10 Dental Care Tips For Seniors

Taking care of our oral health is important, especially as we enter our golden years. You’re never too old to stop going to the dentist. And the better shape your teeth and gums are in, the less problems you’ll face down the road. Below you’ll find 10 dental care tips for seniors that’ll keep your mouth, teeth and gums in great shape.

  • Go to the dentist: According to the Canadian Dental Association, 48% of Canadians who neglected their dental visit in the last year have gum disease. Many seniors feel that they do not need to go to the dentist because they are on top of their oral health by brushing and flossing each day. However, regular cleanings followed by dental exams provide the best way to detect issues like gum disease, oral cancers and tooth decay.

  • Maintain a balanced diet: Without proper nutrition, your teeth and gums are susceptible to cavities and they will lose their strength. Furthermore, the bones in your jaw and face need to remain strong to keep your teeth in place – and without a healthy diet, they won’t be able to do so. Stick to healthy snacks like fruits and vegetables and non-acidic fruits (acid destroys tooth enamel). Make sure you get enough lean protein and keep sugar consumption to a minimum (or avoid it altogether if you can).

  • Don’t smoke: Smoking and chewing tobacco cause everything from cancer to gum disease. There’s no way around it. If you still smoke, ask your dentist and primary care physician to recommend smoking cessation techniques. Moreover, if you have dental implants or dentures, the suction motion that occurs when you inhale can lead to implant failure and ruin your dentures.

  • Denture care: Whether you have partial or complete dentures, you absolutely must care for them by cleaning them daily. Unfortunately, plaque and tartar can build up on dentures as they would with natural teeth and without proper care, you could find yourself with gum disease. To clean your dentures, remove them and clean your gums with a soft toothbrush. You can also wrap your finger in a damp cloth and clean your gums that way. Soak your dentures in a cleaner recommended by your dentist. By soaking your dentures, plaque and tartar will loosen and come off when you brush your false teeth.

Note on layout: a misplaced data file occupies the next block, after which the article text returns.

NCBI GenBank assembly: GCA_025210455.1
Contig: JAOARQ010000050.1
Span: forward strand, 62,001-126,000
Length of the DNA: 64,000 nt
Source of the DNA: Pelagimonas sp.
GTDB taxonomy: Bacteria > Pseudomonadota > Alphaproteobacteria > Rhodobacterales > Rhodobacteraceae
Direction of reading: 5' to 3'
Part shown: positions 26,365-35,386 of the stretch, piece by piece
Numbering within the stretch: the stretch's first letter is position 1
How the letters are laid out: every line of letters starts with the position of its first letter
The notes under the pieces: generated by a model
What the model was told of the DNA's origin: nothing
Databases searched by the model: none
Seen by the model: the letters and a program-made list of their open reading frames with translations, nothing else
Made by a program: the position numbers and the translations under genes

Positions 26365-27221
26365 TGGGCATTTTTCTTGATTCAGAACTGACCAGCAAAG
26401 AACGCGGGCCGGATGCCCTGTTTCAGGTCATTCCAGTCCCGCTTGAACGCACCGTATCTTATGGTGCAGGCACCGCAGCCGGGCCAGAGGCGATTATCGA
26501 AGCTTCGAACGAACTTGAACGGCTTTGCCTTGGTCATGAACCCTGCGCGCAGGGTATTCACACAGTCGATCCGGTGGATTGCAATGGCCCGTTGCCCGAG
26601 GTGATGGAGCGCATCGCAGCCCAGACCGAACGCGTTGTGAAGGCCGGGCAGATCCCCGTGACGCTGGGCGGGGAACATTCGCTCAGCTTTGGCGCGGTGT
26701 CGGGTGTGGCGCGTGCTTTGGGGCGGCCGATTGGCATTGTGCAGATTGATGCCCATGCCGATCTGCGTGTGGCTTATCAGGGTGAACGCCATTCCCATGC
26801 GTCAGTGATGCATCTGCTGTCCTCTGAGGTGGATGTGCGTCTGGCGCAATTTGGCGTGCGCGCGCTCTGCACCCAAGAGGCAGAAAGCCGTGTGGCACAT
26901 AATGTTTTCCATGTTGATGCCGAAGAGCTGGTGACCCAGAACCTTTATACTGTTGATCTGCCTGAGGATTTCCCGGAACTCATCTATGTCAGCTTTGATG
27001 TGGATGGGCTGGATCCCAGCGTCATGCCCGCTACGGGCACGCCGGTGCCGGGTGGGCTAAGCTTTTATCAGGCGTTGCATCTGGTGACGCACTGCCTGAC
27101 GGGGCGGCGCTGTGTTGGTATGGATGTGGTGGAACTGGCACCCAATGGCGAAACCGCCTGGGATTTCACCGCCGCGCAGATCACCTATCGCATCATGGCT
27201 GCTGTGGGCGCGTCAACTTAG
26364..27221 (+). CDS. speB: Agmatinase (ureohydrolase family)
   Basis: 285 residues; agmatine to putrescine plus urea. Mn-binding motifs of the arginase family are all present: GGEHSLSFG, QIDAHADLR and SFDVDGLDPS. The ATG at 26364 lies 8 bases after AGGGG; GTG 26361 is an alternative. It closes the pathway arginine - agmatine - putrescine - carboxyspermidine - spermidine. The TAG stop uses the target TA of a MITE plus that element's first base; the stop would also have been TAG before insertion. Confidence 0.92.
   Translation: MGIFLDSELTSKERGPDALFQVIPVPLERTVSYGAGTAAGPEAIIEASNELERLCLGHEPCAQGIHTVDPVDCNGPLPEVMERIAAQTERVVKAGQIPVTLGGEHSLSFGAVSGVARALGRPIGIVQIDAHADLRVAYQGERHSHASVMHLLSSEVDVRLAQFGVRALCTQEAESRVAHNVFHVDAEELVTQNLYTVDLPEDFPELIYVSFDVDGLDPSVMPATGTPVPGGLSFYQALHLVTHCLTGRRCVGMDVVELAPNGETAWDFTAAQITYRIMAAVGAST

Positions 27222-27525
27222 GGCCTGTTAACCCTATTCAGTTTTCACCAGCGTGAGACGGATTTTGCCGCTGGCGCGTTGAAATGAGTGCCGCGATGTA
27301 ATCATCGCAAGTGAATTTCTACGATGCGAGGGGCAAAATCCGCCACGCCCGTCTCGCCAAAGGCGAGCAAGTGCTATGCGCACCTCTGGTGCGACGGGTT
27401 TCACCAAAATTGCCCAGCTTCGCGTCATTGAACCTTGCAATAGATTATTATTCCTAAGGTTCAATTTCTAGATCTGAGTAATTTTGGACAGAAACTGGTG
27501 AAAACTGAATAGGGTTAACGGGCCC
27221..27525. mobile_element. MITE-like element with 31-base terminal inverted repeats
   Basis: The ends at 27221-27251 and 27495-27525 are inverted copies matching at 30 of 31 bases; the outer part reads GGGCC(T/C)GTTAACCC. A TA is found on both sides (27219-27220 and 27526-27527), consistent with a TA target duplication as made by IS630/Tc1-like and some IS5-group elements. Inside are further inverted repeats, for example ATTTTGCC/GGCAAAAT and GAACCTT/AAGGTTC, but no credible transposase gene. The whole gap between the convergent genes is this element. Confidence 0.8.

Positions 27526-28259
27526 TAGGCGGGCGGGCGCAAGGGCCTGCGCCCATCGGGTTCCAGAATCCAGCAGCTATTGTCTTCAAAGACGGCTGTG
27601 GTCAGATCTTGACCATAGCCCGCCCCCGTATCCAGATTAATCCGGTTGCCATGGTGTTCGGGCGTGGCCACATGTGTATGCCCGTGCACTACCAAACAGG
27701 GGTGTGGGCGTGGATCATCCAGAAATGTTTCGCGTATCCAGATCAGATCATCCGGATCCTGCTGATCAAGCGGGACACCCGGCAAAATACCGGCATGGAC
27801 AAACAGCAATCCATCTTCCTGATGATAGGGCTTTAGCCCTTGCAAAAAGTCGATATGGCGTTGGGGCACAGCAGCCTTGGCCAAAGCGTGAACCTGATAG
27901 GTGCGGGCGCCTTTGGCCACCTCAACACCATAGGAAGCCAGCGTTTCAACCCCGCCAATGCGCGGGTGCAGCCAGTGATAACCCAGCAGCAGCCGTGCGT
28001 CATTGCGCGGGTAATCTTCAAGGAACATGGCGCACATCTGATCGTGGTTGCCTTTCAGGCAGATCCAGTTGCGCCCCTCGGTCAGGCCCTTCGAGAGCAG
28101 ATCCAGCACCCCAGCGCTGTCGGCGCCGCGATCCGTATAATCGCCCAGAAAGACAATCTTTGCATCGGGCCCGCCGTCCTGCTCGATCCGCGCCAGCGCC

• Implant care: If you have dental implants, they need to be cared for as you would your natural teeth. Brush and floss as usual but use extra care around your implant in the area where it meets the gum.

  • Medications and your oral health: Many seniors find themselves with dry mouth due to certain medications they take daily. Medications for high blood pressure, asthma, cholesterol regulation, arthritis (and more) can reduce the amount of saliva you produce. Dry mouth can lead to cavities and tooth decay, so it’s important to tell your dentist which drugs you are taking. Your dentist can recommend an oral spray or mouthwash to combat dry mouth. As we age, we need to keep our mouth lubricated because saliva helps kill bacteria and keeps our enamel from fading. Drinking enough water throughout the day will also help.

  • Gum disease: Many older adults find themselves in the early stages of gum disease because they become lax with their oral care. Gum disease is usually painless until it begins to progress. If left untreated, your gums may pull away from the teeth to create deep spaces known as periodontal pockets. These pockets attract food particles and plaque and lead to gum inflammation, as well as bone and ligament issues. The moment you notice that your gums are red or swollen, go see your dentist.

  • Oral cancer: When you visit your dentist, they will look for signs of mouth cancer. According to the American Cancer Society, those diagnosed with mouth throat or tongue cancer are typically around the age of 62. Signs of oral cancer include open sores and red or white patches in the mouth and on the tongue. These symptoms are generally painless but need to be taken care of ASAP.

  • Sensitivity: Overbrushing can cause tooth sensitivity in aging mouths. Regular wear and tear from chewing can also lead to sensitivity. Tell your dentist if you notice pain when you consume hot or cold foods/beverages. Your dentist will recommend a toothpaste for sensitive teeth or further dental actions like fitting your teeth for veneers to protect them from more enamel loss. To fight tooth sensitivity at home, only brush your teeth gently twice daily with a soft-bristled toothbrush. Violent brushing may seem like it will remove more plaque and food debris but instead it will actually ruin tooth enamel and cause your gums to recede.

  • Fluoridation: Seniors need fluoride in their toothpaste to keep teeth healthy and strong. Ask your dentist to recommend a fluoride-rich toothpaste or rinse that you can incorporate into your daily oral care routine.

At Dawson Dental, we understand the importance of a healthy mouth and have dental care plans for people of all ages. No matter how old you are, it’s never too late to make an appointment. Contact us today.